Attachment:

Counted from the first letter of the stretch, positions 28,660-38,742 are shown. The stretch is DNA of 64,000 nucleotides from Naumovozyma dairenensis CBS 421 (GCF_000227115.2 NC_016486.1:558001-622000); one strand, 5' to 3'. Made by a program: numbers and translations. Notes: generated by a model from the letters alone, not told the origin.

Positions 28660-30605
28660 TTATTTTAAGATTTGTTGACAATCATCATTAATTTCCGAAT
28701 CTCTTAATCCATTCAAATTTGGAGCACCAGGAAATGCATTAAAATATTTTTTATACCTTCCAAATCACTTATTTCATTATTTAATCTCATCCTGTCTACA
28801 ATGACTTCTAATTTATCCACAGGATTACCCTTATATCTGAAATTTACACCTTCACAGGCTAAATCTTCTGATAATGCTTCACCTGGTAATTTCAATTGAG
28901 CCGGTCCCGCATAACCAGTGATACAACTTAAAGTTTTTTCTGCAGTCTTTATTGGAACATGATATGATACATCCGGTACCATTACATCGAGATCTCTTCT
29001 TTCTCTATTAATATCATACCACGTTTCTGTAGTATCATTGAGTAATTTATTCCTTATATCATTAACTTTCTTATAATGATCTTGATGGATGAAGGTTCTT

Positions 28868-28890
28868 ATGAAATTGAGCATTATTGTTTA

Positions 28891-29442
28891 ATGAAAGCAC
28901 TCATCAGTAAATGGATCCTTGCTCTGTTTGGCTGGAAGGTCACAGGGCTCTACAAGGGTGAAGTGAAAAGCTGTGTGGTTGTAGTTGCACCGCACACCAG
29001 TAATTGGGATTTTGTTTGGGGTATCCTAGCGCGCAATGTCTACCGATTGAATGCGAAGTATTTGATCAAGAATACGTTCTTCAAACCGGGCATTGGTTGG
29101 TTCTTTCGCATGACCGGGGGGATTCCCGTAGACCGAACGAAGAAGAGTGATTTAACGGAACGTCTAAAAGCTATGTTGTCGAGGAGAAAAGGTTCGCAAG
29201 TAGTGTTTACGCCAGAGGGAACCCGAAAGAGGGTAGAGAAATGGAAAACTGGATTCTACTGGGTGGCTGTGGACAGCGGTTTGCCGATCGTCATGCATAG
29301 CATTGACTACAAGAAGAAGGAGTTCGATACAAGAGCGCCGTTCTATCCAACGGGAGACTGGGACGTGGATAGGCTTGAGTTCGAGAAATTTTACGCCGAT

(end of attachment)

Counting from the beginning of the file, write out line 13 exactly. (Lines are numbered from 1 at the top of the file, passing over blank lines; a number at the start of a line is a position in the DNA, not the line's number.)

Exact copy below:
29001 TAATTGGGATTTTGTTTGGGGTATCCTAGCGCGCAATGTCTACCGATTGAATGCGAAGTATTTGATCAAGAATACGTTCTTCAAACCGGGCATTGGTTGG